5. Plan for leftovers. One trick to getting meals on the table quickly it to start with food that was already cooked.  Grilled chicken and leftover rice (plus cheese and a tomato or cabbage and hot sauce) can become a burrito.  Flake leftover fish, add some chopped onions, celery, dill add a bit of olive oil and a squeeze of lemon juice for a sandwich.  Use leftover pasta to make a frittata.  It can mean popping what you had a night or two ago into the microwave.  Learn what you like leftover, learn what you can freeze.  And learn what you don’t:   I can’t explain why, but we don’t like leftover stir fry.  I won’t reheat fish.  Steamed or sautéed broccoli gets nasty.   Soup and stews are about the best thing to reheat. Many are even better the next day.  Here is one of my recent favorites… it reheats well, and it freezes well (I put one serving in a 1 quart Ziploc baggie, press out the air and freeze.  To cook, I thaw a bit under hot water – at least enough to break it up, even better to leave in hot water for 10 minutes or so until thawed, put in the serving bowl and nuke until hot). 

Vegetable Bean Stew (with or without Sausage)

Make it soup by using more water or broth. 

1 lb beans (any kind).  Or lentils.
1-2 tablespoons olive oil.  
1-2 slices of bacon (optional, good if you don’t use sausage)
1 large onion, chopped
1 or 2 carrots, sliced (optional)
1 or 2 celery stalks, sliced.  If you have them. 
2 cloves of garlic
Pinch of red pepper flakes.  Or Chipotle flakes. Or more. Or Fresh chiles.
1 quart chicken broth (optional)

1 small butternut squash, peeled, seeded, cubed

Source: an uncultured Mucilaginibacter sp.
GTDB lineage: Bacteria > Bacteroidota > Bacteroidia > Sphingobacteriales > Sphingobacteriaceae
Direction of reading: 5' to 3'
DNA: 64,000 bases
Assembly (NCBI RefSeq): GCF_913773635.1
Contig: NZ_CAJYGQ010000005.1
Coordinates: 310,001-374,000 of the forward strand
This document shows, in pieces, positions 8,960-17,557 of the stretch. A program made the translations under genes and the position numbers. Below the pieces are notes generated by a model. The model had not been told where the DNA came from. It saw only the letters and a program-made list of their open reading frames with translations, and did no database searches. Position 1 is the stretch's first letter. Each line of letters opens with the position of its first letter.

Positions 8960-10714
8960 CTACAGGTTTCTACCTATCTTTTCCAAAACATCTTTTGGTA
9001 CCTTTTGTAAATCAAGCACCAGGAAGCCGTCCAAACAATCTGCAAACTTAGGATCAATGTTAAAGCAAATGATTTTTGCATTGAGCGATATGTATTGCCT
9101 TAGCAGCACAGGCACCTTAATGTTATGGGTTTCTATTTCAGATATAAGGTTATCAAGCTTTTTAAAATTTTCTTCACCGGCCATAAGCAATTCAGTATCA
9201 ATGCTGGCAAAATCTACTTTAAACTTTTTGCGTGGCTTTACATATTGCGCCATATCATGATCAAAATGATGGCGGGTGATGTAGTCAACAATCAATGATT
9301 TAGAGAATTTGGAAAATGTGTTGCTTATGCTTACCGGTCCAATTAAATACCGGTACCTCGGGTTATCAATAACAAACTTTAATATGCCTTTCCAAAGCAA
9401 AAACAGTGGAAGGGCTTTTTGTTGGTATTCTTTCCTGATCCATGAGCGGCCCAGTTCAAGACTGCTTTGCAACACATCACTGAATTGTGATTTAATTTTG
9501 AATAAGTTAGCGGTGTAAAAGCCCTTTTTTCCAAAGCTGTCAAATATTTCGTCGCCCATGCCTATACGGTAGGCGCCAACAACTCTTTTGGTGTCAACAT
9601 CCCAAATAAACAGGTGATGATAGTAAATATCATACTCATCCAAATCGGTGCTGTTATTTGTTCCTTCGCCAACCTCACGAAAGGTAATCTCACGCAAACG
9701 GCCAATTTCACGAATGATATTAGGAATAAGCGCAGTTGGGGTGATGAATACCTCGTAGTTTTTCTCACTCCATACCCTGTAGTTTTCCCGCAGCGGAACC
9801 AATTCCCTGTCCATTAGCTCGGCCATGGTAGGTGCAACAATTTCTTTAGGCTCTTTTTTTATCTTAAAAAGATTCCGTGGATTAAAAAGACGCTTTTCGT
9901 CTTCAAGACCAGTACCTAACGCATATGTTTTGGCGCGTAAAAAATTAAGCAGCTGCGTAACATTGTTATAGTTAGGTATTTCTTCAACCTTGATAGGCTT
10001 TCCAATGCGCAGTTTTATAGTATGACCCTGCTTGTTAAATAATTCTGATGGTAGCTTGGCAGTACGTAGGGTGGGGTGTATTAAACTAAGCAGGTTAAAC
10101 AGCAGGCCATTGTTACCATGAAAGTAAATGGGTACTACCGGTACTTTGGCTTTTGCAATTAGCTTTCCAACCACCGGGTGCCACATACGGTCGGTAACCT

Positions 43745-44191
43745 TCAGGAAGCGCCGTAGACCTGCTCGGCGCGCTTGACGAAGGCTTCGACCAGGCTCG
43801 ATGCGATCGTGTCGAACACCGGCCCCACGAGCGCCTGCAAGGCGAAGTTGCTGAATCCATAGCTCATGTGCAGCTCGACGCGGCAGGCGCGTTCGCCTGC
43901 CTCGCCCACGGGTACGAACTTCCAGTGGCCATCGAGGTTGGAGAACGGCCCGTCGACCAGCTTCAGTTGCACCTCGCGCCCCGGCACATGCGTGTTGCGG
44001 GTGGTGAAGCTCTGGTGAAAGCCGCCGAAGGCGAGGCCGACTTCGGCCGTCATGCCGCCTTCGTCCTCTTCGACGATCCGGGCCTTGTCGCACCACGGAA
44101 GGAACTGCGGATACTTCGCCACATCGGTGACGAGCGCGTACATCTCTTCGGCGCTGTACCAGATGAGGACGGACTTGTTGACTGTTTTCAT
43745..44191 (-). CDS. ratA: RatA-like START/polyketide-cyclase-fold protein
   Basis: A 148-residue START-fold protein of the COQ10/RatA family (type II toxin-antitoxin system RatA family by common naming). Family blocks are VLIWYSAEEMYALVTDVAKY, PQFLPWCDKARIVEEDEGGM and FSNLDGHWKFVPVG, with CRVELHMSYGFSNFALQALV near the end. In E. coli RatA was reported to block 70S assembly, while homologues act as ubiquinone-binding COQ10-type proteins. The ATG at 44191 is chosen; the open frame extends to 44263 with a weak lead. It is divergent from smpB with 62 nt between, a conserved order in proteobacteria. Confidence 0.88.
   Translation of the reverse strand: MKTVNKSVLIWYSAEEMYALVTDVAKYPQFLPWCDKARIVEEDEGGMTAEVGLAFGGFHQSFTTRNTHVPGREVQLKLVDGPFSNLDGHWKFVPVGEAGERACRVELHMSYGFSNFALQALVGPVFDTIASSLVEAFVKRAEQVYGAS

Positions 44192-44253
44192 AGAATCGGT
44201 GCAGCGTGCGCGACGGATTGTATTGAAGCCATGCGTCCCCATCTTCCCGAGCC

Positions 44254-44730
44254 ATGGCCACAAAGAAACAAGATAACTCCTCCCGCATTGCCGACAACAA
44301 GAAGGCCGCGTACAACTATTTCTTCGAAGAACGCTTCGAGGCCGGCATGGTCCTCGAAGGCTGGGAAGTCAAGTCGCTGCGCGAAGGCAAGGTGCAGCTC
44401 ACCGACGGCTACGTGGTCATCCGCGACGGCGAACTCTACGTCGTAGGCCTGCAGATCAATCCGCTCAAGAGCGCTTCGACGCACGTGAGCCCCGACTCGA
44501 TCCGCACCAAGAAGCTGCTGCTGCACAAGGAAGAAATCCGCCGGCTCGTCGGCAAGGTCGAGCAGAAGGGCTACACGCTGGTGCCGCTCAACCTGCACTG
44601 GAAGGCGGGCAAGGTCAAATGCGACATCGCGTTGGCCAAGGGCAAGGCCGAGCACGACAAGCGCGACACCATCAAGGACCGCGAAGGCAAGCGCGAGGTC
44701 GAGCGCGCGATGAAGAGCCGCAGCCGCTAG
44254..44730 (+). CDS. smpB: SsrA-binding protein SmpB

1 package of cooked chicken sausage, sliced (optional)

1 bunch of greens (kale, mustard, chard), stalks removed, chopped (or baby spinach)

Herbs, lemon juice, salt, pepper, hot sauce to taste.

Rinse the beans in a colander, then put into a large pot and cover (by a couple of inches) with water.  They should soak at least 6 hours, but not more than 10 or so.  If you need to soak faster, bring the water to a boil then turn off the heat and let sit for an hour.  Drain and rinse the beans. Note: lentils don’t need to be soaked. 

In the same large pot, heat the oil.  Sauté the bacon if using.  Add onion, carrots, celery, garlic, chili.  When onions are translucent (5 minutes or so), add beans, broth, and another cup or 2 of water.  Or just use all water (5-6 cups).  Beans should be covered by a ½ inch or so.   Cook for 1 – 1 1/2 hours, or until just barely cooked (they should still have a little bite, but not crunch).  Lentils only need 20-30  minutes.  Add the squash and sausage. Add more water if it’s too thick.  If you don’t use sausage, add a good ½ teaspoon of salt.  Cook for another 20 minutes or so until the squash is done.   Add chopped greens.  Kale or mustard greens need to cook 5 to 10 minutes; baby spinach is done as soon as you have stirred it in.    Taste – add salt, maybe a squirt of lemon juice, herbs, some pepper, maybe some hot sauce as desired.    Sometimes I will serve with a dollop of yogurt (especially if meat-less), or some cheese.